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Associate Professor ITO Yoshikazu at the Graduate School of Pure and Applied Sciences, Tsukuba University, together with Assistant Professor OHTO Tatsuhiko at Osaka University, and Professor AJIRI Tadafumi at Tohoku University, fabricated hydrogen evolution electrodes, which were compatible with acid electrolytes and could be applied to electrolysis of water through chemical vapor deposition (CVD) of graphene on a nickel-molybdenum (NiMo) non-noble porous alloy with SiO2 nanoparticles, a world first.

The holey graphene on the NiMo surface provides non-noble electrodes, which are highly corrosive in acid electrolytes, with two functions:

(1) To minimize corrosion of non-noble metal by avoiding excessive contact between acid electrolyte and the non-noble metal surface,

(2) To give a nano-sized surface area for desirable chemical reaction in which acid electrolyte can make direct contact with the non-noble metal surface.

While existing non-noble metal electrodes corroded in acid electrolyte in less than 10 minutes, the non-noble metal electrodes developed by this group retained initial current density for more than 2 weeks.

Because hydrogen fuel is a zero-emission fuel when burned with oxygen, it has been drawing attention as a clean energy source. Existing hydrogen production methods consume tons of fossil fuel. For hydrogen to become a clean energy source, methods for efficiently generating hydrogen by using recyclable energy should be established.

This group focused on the hydrogen generation system "HHOG" using polymer electrolyte membrane (PEM), which can produce high-purity hydrogen and has high energy conversion rate. In this method, noble metal such as platinum (Pt) is used in electrodes because it is most active and does not corrode in strong acid electrolyte (high durability). However, non-noble carbon metal composite materials have been sought after as an alternative to expensive Pt.

Pt used in electrodes in the clean generation process of hydrogen (electrolysis) costs 3,800 yen per gram, so it’s necessary to reduce the amount of Pt; however, the electrode developed by this group can be synthesized at one hundredth the conventional cost. So, it is expected that electrodes will be produced at low costs through mass production. This electrode production method allows for the continuous production of porous non-noble metal and CVD of graphene in one step, so it is suitable for mass production.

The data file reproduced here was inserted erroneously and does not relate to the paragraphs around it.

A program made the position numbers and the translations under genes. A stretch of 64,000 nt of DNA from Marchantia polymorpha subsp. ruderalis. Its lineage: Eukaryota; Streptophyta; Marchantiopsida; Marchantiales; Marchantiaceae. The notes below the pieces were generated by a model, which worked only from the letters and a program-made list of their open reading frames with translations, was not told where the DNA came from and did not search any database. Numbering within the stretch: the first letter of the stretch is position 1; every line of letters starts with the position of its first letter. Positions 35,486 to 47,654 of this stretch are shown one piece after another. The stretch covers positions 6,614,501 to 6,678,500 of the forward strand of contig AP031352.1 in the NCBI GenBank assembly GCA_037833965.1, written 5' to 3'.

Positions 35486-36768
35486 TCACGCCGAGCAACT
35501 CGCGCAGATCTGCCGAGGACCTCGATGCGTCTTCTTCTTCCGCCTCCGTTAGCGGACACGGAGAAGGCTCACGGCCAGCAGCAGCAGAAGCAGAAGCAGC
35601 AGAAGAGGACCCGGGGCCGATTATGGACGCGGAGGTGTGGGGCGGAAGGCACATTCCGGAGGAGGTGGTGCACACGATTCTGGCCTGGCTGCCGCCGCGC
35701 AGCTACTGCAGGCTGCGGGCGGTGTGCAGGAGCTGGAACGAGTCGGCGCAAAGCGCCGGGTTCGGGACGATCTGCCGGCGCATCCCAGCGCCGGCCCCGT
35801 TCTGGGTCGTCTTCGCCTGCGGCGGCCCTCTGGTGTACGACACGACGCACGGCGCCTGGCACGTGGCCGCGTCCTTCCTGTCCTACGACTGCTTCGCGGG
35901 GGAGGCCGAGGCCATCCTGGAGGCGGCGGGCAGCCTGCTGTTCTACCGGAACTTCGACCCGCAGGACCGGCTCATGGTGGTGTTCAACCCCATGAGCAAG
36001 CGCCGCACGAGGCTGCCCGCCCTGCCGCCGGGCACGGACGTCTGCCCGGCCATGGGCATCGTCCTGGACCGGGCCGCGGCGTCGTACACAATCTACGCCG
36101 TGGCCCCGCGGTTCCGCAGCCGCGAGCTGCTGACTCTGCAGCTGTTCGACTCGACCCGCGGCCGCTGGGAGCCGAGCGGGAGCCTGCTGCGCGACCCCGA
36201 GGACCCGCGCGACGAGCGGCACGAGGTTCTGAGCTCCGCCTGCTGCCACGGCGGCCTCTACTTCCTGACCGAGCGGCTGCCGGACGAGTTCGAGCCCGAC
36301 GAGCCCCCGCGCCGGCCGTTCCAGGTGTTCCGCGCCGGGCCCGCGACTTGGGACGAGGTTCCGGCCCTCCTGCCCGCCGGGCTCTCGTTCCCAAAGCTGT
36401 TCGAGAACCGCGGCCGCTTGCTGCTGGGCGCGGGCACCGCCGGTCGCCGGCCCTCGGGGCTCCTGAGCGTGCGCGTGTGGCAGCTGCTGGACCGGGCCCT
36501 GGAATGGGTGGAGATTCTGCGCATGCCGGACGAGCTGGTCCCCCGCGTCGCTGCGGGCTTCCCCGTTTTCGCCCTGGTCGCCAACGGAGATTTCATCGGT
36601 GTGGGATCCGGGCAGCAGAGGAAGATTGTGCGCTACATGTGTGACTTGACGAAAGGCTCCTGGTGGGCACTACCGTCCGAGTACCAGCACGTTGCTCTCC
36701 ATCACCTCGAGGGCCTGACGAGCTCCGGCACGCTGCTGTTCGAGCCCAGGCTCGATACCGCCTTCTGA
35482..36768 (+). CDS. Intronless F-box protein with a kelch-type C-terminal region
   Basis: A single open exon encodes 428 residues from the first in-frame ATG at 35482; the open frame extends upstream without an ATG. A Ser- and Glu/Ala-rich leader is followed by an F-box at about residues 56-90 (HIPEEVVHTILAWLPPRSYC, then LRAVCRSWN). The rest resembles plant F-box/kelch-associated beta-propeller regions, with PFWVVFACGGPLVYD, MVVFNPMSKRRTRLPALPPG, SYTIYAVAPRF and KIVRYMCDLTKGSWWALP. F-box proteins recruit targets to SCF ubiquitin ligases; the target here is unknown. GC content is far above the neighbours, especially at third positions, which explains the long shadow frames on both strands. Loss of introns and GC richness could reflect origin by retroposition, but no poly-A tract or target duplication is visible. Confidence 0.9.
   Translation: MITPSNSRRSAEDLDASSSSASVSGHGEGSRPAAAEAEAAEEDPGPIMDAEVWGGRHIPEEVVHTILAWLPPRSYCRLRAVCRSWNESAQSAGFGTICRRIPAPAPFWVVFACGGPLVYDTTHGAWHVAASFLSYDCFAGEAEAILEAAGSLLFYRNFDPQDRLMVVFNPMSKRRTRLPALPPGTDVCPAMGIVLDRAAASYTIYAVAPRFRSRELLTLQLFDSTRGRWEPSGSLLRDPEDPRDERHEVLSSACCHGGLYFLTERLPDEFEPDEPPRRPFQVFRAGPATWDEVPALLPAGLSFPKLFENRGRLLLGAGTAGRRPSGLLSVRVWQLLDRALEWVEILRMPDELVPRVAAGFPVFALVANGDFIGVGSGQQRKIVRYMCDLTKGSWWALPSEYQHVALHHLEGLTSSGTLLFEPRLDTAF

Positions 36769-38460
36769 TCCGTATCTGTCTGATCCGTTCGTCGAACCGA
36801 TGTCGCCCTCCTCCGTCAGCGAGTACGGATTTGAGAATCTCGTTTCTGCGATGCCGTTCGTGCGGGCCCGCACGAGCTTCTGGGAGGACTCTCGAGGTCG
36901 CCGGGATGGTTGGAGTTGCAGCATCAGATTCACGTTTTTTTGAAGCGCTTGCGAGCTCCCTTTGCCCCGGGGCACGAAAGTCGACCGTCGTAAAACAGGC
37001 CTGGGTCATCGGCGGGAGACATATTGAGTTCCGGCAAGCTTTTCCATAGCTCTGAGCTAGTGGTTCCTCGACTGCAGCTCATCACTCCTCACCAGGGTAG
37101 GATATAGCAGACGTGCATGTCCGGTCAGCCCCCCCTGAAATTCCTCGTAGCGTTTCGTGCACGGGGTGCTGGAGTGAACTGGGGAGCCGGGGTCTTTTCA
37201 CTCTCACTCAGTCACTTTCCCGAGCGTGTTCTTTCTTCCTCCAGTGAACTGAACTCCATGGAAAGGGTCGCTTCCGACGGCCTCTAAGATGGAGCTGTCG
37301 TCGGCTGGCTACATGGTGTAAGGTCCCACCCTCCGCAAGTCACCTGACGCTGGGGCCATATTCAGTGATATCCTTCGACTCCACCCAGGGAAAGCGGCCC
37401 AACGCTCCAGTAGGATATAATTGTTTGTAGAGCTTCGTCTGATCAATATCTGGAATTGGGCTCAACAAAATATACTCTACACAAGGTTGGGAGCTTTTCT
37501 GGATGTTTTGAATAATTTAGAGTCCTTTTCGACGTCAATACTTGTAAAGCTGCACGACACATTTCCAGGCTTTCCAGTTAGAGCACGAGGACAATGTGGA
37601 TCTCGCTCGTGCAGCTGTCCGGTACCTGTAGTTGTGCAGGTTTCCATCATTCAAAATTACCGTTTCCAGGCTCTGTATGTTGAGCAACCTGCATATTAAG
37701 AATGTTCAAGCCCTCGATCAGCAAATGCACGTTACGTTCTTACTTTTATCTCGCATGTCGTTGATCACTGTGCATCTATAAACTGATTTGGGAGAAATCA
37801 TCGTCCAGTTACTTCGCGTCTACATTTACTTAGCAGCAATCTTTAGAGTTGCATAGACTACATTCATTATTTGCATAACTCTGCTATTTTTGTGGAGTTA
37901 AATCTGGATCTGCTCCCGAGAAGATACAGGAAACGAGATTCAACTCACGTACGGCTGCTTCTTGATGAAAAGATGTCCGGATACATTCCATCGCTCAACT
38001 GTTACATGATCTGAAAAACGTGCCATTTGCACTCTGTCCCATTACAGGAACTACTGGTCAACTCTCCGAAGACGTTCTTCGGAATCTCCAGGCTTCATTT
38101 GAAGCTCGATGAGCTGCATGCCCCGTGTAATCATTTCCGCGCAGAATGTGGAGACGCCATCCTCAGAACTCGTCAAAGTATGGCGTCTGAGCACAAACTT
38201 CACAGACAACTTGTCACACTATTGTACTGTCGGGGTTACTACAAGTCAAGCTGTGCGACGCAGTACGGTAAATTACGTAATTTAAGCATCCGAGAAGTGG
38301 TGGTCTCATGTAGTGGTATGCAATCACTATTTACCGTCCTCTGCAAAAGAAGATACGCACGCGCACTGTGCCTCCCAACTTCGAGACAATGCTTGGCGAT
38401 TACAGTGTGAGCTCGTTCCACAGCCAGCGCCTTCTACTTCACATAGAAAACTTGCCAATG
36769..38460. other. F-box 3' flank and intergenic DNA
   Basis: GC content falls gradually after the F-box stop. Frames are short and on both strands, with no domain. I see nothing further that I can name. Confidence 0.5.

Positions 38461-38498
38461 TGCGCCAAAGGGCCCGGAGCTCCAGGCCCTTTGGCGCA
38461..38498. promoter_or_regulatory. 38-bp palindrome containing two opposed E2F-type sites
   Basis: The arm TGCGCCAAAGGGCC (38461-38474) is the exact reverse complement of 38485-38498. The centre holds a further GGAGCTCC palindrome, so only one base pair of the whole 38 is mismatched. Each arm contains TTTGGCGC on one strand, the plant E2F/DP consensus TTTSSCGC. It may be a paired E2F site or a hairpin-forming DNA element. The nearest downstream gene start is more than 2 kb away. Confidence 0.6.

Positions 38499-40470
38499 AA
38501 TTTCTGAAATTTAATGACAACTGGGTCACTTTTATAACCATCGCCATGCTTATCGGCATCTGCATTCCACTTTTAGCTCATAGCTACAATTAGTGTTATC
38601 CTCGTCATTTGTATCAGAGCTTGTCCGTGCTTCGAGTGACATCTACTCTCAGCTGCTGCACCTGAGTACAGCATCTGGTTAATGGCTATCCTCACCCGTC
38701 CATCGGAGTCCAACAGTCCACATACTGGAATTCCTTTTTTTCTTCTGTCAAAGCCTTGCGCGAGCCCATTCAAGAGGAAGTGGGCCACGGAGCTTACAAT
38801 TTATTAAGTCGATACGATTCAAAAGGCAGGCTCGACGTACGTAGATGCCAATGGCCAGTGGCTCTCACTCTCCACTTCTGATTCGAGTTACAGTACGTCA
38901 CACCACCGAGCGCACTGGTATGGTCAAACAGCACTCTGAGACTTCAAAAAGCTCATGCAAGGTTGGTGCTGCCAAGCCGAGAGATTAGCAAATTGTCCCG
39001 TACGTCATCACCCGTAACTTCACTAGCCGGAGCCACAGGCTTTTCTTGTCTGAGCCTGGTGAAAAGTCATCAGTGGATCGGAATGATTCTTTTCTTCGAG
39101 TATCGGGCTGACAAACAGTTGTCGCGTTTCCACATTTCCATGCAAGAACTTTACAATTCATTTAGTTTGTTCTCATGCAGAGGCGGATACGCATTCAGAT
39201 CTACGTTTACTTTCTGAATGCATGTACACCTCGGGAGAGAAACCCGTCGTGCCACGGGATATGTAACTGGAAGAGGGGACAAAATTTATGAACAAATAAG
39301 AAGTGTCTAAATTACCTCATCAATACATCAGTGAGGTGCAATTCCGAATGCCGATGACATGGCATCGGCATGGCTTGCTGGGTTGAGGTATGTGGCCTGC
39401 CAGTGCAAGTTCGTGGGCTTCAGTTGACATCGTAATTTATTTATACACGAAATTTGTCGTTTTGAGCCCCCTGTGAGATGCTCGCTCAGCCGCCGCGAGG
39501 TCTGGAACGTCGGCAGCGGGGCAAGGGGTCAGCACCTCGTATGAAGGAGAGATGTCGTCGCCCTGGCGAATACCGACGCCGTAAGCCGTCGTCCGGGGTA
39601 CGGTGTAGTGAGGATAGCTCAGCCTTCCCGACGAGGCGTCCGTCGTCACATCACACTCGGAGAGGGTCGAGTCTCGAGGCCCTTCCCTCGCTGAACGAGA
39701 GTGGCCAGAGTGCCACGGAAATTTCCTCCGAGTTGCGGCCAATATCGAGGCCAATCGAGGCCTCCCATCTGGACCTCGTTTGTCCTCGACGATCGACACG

The possibility of applications of non-noble metal, which corrodes in acidic conditions, will increase. In addition to the application to hydrogen generation electrodes, a wide variety of applications, such as solid catalysts, electrodes for fuel cells, supercapacitors, and batteries, are anticipated. This group plans to pursue collaboration with corporations toward the realization of these applications.


The development of noble-metal-free hydrogen evolution reaction (HER) materials for electrochemical water splitting is the key to achieving low-cost and efficient electrocatalysis that drives electrochemical hydrogen evolution. However, the electrocatalytic activities of most non-noble metals decrease in acidic electrolytes. Here, we have fabricated non-noble-metal electrodes using a bicontinuous and open porous NiMo alloy covered by nitrogen-doped (N-doped) graphene with nanometer-sized holes. This noble-metal-free HER catalyst exhibits performance almost identical with that of a Pt/C electrode, while its original catalytic activity is preserved even in acidic electrolytes. Density functional theory calculations indicate that the interfacial fringes between the nanoholes and NiMo surface induce charge transfer and promote hydrogen adsorption and desorption. The nanometer-sized holes simultaneously provide minimal surface area for chemical reactions, while delaying NiMo dissolution in excessive amounts of acidic electrolyte. Our method for the fabrication of the NiMo alloy provides a route to a promising class of electrochemical hydrogen-producing electrodes.

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To learn more about this research, please view the full research report entitled "Cooperation between holey graphene and NiMo alloy for hydrogen evolution in acidic electrolyte" at this page of ACS Catalysis.

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